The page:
Working as a BYU electronics shop tech, I occasionally get to help out the guys at the MAGICC lab. A PhD student came in a few weeks ago with a problem: He wanted to make an Alpha-Beta probe. Encoders of the accuracy he wanted are too heavy and too expensive to put on a 5 pound flying wing, and the multiple Pitot-tube option was not his game to play either, so he was wondering if we could make encoders like the big expensive ones he was looking at, except for being big and expensive.
I got to thinking about P-factor in flying tail-draggers and high AoA flight: Props that are presented with a relative wind that is off-normal to the plane of rotation produce asymmetric thrust. Using that principle in reverse, small pager motors could be mounted to a Pitot-probe, each offset by 90-degrees. It is possible to work up different configurations, redundant placements of similarly oriented pager motor "generators" and the like, but the basic idea is that as long as the props on the pager motors are uni-directional (no camber/bias for rotation in forward verses reverse), and as long as the props are kept out of dirty air or asymmetric dynamics due to the Pitot-probe, these should make a simple Alpha-Beta measurement system.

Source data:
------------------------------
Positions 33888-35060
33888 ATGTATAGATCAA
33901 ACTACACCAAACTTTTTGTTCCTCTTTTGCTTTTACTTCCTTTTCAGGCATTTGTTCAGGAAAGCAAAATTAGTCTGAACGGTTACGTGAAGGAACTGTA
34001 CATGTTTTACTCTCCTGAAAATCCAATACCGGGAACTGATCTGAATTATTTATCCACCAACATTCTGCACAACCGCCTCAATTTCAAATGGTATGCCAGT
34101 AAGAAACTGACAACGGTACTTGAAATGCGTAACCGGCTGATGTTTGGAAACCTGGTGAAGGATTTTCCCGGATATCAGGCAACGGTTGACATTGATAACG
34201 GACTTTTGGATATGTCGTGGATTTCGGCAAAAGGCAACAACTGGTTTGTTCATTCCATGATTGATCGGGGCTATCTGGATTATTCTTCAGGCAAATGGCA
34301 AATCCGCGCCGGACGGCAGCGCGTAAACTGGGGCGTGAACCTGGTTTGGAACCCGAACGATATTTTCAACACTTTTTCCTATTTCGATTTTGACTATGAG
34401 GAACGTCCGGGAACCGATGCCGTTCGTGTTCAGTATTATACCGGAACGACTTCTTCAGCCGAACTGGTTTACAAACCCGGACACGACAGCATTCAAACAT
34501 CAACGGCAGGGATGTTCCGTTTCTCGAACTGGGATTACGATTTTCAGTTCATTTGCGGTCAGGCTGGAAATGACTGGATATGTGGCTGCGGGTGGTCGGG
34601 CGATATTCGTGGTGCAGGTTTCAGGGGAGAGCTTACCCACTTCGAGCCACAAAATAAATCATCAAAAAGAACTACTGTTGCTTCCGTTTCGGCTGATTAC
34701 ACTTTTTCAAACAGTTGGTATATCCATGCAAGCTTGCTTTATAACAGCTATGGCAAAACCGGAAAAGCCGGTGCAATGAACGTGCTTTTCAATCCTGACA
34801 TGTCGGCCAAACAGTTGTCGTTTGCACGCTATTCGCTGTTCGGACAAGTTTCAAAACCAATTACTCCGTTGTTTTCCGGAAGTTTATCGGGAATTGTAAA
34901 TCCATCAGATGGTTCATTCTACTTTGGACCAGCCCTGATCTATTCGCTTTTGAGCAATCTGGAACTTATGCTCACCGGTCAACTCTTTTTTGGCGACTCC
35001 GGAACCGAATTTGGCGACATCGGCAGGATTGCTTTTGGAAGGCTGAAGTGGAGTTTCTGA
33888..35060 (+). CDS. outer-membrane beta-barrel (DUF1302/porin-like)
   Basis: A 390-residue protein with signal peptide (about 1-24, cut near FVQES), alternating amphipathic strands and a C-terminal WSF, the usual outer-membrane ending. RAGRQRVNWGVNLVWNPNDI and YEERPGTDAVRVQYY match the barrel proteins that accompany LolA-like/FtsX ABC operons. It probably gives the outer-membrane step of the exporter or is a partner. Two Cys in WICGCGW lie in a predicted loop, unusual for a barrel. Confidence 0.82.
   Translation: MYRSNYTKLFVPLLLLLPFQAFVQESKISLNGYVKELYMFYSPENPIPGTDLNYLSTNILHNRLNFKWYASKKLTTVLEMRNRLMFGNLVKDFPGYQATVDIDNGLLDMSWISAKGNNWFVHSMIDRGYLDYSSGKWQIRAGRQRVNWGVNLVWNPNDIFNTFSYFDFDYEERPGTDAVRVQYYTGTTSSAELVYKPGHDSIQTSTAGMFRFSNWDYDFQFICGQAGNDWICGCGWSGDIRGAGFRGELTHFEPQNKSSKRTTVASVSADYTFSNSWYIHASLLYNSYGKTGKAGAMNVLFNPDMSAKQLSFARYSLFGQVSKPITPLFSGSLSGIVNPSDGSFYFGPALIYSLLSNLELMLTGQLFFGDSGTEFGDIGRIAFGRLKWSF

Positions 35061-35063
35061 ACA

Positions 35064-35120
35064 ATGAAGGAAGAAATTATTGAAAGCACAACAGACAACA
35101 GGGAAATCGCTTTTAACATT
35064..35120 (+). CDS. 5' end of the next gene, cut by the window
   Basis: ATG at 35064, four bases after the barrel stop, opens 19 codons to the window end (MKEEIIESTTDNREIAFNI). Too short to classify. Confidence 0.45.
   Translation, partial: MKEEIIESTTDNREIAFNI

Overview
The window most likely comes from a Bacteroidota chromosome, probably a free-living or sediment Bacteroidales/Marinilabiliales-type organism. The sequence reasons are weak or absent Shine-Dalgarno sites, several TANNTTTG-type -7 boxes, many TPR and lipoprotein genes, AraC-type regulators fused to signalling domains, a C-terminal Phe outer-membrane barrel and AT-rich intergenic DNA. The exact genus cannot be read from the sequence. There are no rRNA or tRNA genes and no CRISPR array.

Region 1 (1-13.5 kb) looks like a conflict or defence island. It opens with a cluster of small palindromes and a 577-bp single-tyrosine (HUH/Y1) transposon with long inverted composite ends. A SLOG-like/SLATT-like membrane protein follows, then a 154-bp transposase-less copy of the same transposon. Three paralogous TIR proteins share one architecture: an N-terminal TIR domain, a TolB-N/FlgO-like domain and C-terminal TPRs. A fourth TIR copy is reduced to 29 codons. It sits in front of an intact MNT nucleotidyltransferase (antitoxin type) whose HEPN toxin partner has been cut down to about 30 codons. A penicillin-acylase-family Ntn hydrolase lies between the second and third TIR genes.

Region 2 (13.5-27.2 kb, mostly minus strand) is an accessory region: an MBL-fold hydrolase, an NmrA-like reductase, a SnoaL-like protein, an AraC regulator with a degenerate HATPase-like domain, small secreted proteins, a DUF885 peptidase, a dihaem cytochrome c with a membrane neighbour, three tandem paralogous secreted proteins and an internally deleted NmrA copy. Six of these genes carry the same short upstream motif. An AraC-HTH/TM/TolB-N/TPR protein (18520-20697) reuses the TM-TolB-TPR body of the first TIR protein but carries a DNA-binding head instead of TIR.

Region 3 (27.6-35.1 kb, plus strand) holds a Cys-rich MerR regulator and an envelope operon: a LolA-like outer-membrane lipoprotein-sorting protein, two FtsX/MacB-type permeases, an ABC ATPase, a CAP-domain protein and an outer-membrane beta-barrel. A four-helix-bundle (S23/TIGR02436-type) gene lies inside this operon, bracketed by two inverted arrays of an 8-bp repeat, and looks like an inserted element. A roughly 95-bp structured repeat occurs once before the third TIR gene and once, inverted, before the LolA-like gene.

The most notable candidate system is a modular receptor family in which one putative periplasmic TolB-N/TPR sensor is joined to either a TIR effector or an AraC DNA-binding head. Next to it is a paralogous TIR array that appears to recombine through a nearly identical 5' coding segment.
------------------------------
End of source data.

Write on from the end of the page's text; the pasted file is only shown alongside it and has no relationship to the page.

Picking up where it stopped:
As to taking the measurement: My hunch is that the ratio between the potential differences made by the motors resolves the alpha and beta components of the airflow. That or the current generated when a load is place accross the terminals of the pager motors.
So has this been tried before? What are some issues?